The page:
Serving Lunch

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One day Kelli, Jason, Colleen, and I volunteered to help serve lunch at Hesed House after our class period. We went into the PADS dining room around 11 a.m. Walking in, there were a bunch of guests sitting at the tables. They were watching T.V., reading, doing crossword puzzles or word searches, and talking to each other. As lunch did not start until noon, we were each given a task to complete before we started to serve. I was put in charge of making sure that Hesed House guests checked in when they came in. I would let people through the door when they knocked, ask them if they had checked in already, and if not, confirm their ID. After that Colleen and I went to hand out mail. People would show us their identification card, and we would look to see if they received any mail. Before it was time for lunch, we introduced ourselves and told everyone about the Health Advocacy Clinic and the types of cases we handle. Some people came up to us to ask us specific questions about the types of cases we represent or tell us that they had a legal problem and would be coming to see us. It was then time for lunch. We each served food to the people after a Hesed House staff member said a prayer.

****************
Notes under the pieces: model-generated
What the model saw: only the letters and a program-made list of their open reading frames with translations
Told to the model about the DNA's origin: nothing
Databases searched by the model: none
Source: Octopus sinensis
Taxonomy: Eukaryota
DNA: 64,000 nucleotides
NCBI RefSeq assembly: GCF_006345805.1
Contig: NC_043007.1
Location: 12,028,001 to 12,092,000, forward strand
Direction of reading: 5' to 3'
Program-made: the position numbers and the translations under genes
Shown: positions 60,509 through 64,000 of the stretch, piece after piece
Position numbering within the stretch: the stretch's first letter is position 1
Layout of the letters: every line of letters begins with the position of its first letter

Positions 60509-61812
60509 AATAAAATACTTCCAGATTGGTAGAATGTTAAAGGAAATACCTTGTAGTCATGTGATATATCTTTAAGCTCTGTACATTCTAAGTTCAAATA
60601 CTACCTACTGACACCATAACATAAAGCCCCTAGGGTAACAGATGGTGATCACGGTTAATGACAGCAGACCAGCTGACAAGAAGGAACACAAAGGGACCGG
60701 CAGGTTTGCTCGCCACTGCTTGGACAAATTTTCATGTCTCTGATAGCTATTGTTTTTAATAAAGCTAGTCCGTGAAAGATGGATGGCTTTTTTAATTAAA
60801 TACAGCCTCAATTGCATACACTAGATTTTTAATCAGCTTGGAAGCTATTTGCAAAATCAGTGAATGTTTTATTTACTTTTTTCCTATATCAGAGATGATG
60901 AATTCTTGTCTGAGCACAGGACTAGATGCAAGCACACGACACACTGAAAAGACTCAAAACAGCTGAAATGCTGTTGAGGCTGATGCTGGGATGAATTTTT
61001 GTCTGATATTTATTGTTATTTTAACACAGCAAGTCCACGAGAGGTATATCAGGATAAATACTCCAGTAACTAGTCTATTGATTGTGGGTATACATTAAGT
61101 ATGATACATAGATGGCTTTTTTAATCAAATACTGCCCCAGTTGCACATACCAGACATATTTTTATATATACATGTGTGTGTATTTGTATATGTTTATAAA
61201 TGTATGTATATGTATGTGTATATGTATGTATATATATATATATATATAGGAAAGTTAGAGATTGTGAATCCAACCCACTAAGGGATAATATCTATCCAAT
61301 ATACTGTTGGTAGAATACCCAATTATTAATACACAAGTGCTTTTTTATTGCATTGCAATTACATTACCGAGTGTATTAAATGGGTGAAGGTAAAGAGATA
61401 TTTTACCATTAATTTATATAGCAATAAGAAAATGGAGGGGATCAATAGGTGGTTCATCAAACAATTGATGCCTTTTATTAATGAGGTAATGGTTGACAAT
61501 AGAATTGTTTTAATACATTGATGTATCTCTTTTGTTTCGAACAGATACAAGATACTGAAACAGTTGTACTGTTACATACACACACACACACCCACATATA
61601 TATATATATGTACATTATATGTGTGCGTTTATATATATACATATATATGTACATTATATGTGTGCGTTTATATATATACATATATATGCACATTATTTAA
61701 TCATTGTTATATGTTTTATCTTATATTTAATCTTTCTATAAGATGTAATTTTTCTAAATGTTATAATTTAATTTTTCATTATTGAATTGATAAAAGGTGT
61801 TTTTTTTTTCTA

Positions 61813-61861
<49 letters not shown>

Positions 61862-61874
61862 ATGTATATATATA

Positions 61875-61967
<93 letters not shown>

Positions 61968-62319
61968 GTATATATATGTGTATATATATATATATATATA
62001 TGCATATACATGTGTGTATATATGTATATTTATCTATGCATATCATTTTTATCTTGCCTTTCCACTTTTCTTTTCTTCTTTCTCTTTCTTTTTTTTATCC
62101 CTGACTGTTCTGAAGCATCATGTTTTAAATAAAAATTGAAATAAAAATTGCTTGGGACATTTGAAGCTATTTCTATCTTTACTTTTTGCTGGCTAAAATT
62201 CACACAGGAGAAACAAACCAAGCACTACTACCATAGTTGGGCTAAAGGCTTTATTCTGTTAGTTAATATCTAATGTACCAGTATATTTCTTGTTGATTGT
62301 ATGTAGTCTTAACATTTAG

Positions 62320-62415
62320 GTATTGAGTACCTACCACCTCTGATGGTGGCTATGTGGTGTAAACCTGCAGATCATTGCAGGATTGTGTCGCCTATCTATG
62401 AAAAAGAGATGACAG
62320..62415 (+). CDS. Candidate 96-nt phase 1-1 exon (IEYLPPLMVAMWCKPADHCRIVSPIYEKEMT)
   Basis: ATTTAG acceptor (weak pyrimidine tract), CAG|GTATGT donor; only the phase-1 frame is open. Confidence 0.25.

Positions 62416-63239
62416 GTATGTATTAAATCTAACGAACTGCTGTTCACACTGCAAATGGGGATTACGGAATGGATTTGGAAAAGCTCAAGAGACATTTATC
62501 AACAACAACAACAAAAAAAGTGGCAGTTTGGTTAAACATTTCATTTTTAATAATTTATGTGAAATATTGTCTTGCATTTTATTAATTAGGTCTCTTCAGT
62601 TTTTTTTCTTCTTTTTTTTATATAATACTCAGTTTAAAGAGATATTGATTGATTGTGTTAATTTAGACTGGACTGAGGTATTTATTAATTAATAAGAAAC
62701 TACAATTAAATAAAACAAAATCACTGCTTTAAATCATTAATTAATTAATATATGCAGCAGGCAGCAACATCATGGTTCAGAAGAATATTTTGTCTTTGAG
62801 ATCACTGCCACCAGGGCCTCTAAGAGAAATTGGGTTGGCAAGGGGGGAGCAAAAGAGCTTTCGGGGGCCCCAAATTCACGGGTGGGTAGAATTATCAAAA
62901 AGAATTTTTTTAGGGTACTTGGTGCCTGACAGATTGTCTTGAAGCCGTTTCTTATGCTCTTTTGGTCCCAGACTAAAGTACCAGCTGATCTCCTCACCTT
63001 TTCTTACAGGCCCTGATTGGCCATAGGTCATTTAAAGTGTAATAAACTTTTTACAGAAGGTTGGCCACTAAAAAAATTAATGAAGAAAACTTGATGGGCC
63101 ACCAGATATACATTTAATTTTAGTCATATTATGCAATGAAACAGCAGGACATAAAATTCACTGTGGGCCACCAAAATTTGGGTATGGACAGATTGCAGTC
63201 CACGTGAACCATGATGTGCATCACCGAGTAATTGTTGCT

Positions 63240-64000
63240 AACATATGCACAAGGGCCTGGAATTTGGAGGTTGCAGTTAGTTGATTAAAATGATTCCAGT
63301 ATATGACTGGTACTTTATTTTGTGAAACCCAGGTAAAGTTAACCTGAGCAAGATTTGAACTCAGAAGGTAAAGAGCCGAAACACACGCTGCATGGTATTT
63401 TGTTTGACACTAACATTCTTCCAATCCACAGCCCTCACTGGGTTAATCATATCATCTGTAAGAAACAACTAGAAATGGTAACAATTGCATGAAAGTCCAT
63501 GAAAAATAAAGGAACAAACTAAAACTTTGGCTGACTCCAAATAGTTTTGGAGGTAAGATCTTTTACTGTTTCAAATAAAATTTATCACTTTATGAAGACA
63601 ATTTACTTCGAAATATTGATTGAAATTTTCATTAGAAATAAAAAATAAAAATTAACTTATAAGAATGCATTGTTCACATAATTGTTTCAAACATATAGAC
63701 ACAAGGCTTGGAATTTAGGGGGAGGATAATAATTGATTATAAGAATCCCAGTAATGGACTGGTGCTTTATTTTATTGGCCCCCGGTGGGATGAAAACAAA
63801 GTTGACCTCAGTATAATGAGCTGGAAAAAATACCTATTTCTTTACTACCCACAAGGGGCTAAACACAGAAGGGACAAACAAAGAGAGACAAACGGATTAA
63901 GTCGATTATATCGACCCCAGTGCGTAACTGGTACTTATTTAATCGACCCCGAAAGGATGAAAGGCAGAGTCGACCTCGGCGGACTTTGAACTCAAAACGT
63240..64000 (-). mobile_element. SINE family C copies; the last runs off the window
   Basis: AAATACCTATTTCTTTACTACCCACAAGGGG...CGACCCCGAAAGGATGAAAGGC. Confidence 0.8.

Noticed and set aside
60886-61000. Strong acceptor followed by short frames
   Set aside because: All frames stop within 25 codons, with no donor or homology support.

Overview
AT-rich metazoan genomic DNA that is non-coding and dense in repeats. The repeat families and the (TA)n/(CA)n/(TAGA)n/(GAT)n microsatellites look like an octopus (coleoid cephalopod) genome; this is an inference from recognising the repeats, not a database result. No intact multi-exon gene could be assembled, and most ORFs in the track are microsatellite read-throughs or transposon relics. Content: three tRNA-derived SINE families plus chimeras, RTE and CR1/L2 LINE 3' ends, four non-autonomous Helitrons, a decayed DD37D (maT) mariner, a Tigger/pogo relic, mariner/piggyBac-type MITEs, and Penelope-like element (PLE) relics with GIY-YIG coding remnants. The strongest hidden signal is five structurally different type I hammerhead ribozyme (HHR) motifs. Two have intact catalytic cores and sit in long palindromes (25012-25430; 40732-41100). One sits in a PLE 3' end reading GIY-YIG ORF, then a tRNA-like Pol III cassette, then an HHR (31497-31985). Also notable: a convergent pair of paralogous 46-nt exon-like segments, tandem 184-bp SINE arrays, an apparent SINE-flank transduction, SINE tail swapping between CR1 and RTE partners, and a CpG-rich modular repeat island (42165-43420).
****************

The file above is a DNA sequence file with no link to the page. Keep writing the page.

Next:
Before this experience, I was a little nervous about going. I thought I did not know how to relate to someone who lived at a homeless shelter. I feel really privileged compared to people experiencing homelessness so part of me thought that they would not want to accept help from someone who could not relate to their experiences. However, during the whole experience I kept thinking how all of the individuals sitting in the dining room reminded me of people waiting in a train station or airport. At a train station you see a bunch of different people just sitting or standing and waiting: waiting for their train to arrive and waiting for their next destination. During this experience, I saw similarities. There were a bunch of different people sitting around waiting: waiting for lunch, waiting for their circumstances to change, waiting to find out where they are going and what is happening next. I realized that even though I felt like an outsider, I am not really any different than people experiencing homelessness. Though I may be blessed with what I have, I, too, am sitting here waiting: waiting to figure out what I am going to do with my life, waiting to figure out what comes next.

I was really surprised by the overall experience. I went in feeling apprehensive. However, when I realized that we are all people and that we have things in common, I relaxed, and I really enjoyed talking to and helping the guests of Hesed House. I think that this experience will be very beneficial for my future. Through the clinic, I am going to be working with the guests of Hesed House so the fact that I now feel comfortable around them will be beneficial. This will make me a more effective advocate. I think that this will also help my future career. No matter what I do, I am going to work with people that I may not feel comfortable around or who are different than I am. Now that I have made the realization that I just need to find something in common in order to feel comfortable with someone, I will have a better chance of being able to feel comfortable around any type of person, no matter how much I think we are different.

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